Sunday, December 5, 2010
I didn't think Barry Eisler could top John Rain as the leading former-CIA special ops turned private assassin. But, Ben Treven might just be moving into my top spot. Eisler first introduced Treven in Fault Line, a thriller set in the Silicon Valley. This time around, Treven finds himself in a Manila prison, sprung by his former commander on the condition that he hunt down a rogue operator who has stolen over 90 torture tapes from the CIA and is threatening to release them all unless his outrageous conditions are met. Treven unwillingly teams up with an FBI agent to track down Daniel Larison, a man who faked his own death and may be one of the most lethal men on the planet (next to Rain and Dox, of course!!). There's lots of travel and backstabbing and political intrigue and blood and guts and death in this one. I loved it. And it looks like Eisler may have future plans to unite Rain and Treven in one book (just as exciting as Michael Connelly finally bringing Harry Bosch and Micky Haller together!!) I simply cannot wait.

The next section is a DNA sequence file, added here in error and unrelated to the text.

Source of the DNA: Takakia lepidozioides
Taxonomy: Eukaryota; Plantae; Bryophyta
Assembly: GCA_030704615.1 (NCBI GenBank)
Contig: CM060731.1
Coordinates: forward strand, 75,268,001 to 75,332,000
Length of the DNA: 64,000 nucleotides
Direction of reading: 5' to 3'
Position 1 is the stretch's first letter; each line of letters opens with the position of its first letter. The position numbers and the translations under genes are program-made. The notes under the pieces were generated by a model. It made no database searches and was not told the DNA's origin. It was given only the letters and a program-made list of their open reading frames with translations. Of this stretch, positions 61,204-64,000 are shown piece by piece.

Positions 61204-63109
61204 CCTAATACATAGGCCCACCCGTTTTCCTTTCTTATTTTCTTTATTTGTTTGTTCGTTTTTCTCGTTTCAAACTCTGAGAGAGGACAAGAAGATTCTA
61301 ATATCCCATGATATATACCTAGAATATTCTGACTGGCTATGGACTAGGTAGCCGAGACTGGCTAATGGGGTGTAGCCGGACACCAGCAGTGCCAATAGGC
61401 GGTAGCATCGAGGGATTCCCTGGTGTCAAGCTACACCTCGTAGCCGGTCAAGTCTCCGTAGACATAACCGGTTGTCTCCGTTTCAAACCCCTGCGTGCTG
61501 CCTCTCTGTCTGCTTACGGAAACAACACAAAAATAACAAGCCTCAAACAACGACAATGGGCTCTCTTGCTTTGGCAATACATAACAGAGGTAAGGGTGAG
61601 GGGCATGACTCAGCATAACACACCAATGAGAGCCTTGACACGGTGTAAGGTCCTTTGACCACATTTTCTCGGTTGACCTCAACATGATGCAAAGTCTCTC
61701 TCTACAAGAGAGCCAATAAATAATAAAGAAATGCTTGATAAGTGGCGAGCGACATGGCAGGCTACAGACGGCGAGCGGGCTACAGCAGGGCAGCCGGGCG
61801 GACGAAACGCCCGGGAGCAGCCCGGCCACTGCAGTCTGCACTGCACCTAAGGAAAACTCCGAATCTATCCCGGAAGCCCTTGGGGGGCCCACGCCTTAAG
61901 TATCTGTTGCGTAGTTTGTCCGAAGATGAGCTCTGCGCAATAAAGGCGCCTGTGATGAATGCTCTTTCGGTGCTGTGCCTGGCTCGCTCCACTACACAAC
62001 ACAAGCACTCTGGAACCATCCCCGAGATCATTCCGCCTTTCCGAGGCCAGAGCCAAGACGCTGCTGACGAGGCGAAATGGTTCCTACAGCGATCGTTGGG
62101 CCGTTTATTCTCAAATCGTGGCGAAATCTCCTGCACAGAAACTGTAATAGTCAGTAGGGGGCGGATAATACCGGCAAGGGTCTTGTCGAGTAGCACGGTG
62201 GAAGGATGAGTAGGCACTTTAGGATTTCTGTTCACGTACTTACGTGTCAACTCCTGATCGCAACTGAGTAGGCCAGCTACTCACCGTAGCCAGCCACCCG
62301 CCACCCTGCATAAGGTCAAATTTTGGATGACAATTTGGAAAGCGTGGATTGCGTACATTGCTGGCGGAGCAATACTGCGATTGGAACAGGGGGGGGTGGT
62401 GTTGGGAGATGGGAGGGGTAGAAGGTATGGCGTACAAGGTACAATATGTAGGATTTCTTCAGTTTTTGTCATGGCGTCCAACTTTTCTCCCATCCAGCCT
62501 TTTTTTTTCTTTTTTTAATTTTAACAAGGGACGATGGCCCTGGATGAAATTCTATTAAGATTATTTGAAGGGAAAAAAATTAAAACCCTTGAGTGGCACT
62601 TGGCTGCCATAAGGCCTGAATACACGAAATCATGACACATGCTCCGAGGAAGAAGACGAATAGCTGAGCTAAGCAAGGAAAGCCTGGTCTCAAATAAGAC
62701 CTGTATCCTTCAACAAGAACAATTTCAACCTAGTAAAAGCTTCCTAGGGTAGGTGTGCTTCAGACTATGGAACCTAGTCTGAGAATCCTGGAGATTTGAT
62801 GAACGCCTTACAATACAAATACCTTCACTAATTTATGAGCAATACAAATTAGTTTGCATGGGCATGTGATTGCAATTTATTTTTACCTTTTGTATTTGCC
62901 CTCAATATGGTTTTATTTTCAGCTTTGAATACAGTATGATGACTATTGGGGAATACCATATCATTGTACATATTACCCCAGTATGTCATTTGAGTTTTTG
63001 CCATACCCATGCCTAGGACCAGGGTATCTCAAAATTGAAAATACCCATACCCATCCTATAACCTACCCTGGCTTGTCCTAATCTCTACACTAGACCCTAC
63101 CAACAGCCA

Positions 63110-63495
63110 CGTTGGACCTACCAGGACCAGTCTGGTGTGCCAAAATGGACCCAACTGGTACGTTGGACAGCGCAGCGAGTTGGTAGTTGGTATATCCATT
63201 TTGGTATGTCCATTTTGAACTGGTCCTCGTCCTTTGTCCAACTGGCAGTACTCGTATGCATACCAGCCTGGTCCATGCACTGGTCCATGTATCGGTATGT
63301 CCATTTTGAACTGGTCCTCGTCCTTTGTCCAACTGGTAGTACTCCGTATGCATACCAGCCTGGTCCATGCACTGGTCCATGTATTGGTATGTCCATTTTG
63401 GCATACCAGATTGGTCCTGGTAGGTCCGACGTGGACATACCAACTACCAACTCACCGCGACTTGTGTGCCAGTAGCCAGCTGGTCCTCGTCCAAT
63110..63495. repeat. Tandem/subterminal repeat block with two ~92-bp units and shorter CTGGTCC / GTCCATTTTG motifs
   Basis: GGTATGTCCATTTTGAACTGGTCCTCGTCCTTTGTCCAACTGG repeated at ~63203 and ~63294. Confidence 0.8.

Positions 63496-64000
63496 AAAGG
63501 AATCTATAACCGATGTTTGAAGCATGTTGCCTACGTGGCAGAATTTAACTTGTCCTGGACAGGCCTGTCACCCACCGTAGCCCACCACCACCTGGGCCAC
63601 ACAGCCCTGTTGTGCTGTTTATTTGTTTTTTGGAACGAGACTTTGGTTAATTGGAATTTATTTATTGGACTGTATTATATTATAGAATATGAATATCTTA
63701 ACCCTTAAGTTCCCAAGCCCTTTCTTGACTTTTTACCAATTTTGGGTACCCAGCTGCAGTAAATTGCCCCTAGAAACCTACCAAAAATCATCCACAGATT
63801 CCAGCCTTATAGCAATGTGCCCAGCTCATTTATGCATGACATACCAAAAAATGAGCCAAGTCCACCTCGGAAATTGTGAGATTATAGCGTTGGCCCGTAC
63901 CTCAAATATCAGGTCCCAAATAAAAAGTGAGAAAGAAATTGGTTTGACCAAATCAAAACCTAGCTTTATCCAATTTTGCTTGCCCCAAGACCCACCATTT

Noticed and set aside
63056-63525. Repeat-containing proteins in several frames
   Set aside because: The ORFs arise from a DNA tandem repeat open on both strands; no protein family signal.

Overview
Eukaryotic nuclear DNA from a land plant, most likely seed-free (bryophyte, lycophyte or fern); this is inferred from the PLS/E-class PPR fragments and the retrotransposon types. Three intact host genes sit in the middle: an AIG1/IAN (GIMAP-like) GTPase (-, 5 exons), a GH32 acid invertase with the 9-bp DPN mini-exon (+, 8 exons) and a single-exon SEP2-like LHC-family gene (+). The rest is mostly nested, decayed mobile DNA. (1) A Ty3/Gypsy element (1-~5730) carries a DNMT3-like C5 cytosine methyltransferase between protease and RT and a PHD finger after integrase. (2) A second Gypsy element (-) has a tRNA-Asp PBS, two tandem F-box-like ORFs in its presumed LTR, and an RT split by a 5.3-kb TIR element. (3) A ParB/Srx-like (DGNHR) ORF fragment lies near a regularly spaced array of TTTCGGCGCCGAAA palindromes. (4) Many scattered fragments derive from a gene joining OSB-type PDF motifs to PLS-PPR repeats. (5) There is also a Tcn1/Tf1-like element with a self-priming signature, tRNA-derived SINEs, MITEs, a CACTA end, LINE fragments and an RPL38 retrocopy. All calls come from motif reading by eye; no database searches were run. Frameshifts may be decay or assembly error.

Wednesday, December 1, 2010
In life in general, I'm not a huge fan of politics or politicians, so I always think that I won't like Buckley's novels which focus so heavily on those subjects. But, each time I've picked one up, I've found myself chuckling quietly to myself and eager to read more. And of course this makes sense. Buckley's stories poke fun at all the things I find so irritating about the democratic process. In Supreme Courtship, a President with a plummeting approval rating finds himself in the position of appointing a new Supreme Court justice. After his first two overly qualified nominations are jettisoned by his opponents in the Republican party for trivial reasons, he decides to nominate the publicly-popular television judge, Pepper Cartwright.